ally change

Becoming Christian Allies for the LGBT Community

 

In the past decade, I have gone from  being a comfortable friend of the lesbian, gay, bisexual and transgender community (LGBT) to becoming a visible advocate. The gay community I had been warned about was not the gay community I came to know; the exclusionary practices of the Christian church were unsettling to the sense of justice and equality my faith had taught me.  Although, there were a few straight Christians beginning to speak for the inclusion of gay and transgender people in churches, there was no one with whom I resonated in tone and message. It was a lonely spot but, with God, I started to find my way through the seemingly overwhelming mess.

Netto & Kathy

In 2001, I met my good buddy, Netto on a hiking trail; I walked thousands of miles and  had hundreds of conversations with her. I tagged along  with her to lesbian social gatherings.  These interactions were the bedrock upon which I began to shift my views of the LGBT community, within first, a social context, and then in growing relationships that challenged and changed my religious views.  Over the course of the ten years, virtually all my negative opinions of the LGBT community transitioned to positive ones.

Maybe this resonates with you.  Your revelation of Jesus does not align with the Jesus most often presented to the LGBT community by the church.  You have gay friends, maybe even gay Christian friends and you are wondering how to reconcile what you’ve been taught with what you are beginning to realize: gay people are just like straight people, except in sexual orientation.

In the US, half of us believes sexual orientation is a choice and half of us believes being gay or trans is innate. Once we realize sexual orientation and gender identity are not choices, we move away from categorizing homosexuality and trangenderism as behaviors, and hence, changeable.  For Christians, this can be an unsettling realization often in conflict with our religious teachings.  The more entrenched we are in a church community, the greater the risk becomes as we ask questions that challenge our faith traditions.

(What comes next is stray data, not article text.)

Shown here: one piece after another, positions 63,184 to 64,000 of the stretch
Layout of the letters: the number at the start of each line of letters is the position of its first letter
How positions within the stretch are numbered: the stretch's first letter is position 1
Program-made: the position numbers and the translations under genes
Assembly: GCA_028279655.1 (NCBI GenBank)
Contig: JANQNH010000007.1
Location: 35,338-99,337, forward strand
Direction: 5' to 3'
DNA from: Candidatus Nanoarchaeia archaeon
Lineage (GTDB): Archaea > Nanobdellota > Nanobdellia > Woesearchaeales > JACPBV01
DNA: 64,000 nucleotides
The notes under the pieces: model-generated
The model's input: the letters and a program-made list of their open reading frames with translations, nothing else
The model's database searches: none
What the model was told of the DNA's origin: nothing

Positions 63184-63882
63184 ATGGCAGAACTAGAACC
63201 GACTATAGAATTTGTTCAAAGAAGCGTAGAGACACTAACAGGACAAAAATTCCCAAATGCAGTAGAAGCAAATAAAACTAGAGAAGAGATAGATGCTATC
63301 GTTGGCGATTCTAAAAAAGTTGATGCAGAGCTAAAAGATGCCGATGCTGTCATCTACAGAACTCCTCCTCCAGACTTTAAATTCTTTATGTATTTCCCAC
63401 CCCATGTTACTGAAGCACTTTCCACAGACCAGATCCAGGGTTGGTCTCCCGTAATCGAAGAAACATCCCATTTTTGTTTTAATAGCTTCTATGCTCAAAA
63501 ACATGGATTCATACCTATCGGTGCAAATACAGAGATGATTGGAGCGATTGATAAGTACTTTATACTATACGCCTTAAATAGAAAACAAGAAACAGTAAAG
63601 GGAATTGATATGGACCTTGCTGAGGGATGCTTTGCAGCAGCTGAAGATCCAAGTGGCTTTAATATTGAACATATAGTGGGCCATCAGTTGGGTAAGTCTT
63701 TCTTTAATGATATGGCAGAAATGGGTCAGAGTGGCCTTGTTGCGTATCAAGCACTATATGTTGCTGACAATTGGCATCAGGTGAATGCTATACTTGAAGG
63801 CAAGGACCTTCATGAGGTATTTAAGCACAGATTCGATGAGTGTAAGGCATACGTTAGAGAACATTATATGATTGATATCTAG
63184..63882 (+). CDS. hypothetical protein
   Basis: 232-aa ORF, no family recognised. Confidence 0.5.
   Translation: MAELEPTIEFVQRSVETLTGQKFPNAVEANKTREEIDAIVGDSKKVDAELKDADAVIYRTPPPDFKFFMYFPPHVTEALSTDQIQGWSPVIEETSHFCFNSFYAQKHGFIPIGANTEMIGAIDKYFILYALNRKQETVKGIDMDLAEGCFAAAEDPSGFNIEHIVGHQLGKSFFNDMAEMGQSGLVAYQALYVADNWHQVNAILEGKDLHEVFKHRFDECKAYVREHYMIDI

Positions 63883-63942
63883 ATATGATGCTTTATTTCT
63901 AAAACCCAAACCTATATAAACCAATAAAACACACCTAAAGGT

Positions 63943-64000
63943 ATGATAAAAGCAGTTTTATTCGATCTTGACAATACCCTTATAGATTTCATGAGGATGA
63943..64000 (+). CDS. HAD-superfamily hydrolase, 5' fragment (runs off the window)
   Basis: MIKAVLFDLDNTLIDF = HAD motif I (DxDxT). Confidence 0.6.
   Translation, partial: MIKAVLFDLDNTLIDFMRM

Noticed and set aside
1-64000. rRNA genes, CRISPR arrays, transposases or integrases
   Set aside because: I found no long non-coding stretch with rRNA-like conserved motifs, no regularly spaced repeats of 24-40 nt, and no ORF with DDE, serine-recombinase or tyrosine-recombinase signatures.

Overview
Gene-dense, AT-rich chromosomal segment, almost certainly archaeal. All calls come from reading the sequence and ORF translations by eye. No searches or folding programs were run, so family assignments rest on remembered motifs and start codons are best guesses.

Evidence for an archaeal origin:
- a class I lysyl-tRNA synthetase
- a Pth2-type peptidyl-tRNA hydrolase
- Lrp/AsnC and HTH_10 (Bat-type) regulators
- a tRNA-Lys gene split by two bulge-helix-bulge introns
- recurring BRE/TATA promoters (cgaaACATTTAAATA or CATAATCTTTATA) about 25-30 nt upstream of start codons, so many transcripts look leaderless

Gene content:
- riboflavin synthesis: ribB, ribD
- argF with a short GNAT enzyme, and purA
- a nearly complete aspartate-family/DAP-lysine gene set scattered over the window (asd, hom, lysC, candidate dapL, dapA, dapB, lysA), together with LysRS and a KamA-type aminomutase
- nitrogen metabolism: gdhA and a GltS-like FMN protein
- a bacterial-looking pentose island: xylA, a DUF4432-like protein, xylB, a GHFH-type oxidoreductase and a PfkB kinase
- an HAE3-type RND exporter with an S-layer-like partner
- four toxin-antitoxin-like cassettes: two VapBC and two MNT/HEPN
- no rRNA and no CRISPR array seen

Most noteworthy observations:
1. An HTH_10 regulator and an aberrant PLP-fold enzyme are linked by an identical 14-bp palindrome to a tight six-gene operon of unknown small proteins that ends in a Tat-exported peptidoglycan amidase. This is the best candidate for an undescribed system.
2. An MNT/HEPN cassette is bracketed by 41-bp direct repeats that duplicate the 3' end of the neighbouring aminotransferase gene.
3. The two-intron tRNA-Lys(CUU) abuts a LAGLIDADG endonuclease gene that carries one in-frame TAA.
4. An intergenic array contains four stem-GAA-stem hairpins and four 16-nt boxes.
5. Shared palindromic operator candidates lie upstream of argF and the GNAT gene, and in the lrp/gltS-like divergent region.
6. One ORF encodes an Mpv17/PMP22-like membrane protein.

I am empathic to those in that process.  At the beginning, I navigated this path with little support and scarcely few role models.  I knew what I felt, but had little resources to support my inner passions. It was an uncomfortable place to be, wrestling with the conflicts of my faith tradition with what I could see as true in the gay community; and in the gay Christian community in particular.  I found myself saying, “I don’t know” a lot.

So, now I am turning back to grab the hands behind me, to you, to those who are where I was.  I am offering you a place to learn and to connect.  When you are having theological dialogues and conversations and can’t yet verbalize the answers, let me help you carry that burden.  I can point to something I have written or to on of the many excellent resources becoming available.  It can be a relief to point to an authority.

You don’t need to know Greek, Hebrew, and the gay Christian culture before you start to speak up.  If you know that the Jesus you love is not being accurately portrayed to the LGBT community, start with a step and a whisper and refer questioners to reliable sources.  At some point, you will be able to speak and stand on your own.

I hear from straight people who read my blog , see my videos, go to my workshops or connect with me in other ways.  Relationships with gay and trans people drive them to find answers and often, they find Canyonwalker Connections .  The insights and wisdom, resources and tools are the fruit of ten years of a long, thoughtful and prayerful process.

As gay people come out, as gay Christians claim and stake their equal status in Christ and as straight allies find one another, things are changing. There are reputable, passion-filled Christians who bravely started the public questioning. There are ways to connect and to be empowered.  You won’t be alone and you will find leaders and resources.

Canyonwalker Connections is easily navigated and can be tremendously helpful to straight Christian allies and families.  Several topics of interest have dozens of related posts and links:

Jay Bakker, Kathy and Mark Tidd

So, what is your next step?  Befriending gay and trans people?  Reconciling Bible verses with the call to equality and justice?   Becoming more outspoken in your own faith community?  Whatever it may be, I have probably stumbled through it already.  Experience is what I am offering to those “behind” me.  Take what I have labored to learn and point to my site  when you can’t handle the questions or the controversy.  Be where you are comfortable for a while, but push to get to the next place.  Contend for grace and love and equality.

Christian allies are willingly entering this struggle on behalf of gay, lesbian, bisexual and transgender people.  The change in churches will likely come from the pews, from Christians who are willing to ask and to engage and to risk and to study.  We can energize this conversation together as well-informed, passionate Jesus-followers, gathering along a grace-filled road, standing for unconditional love and inclusion of our gay, lesbian, bisexual and transgender brothers and sisters.


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LGBT civil rights, LGBT history, Bible and homosexuality, gay Christian, transgender Christian, advocate, advocacy, Walking the Bridgeless Canyon, Kathy Baldock, homosexuality and Bible, LGBT rights, Yvette Cantu Schneider, Sisters of Thunder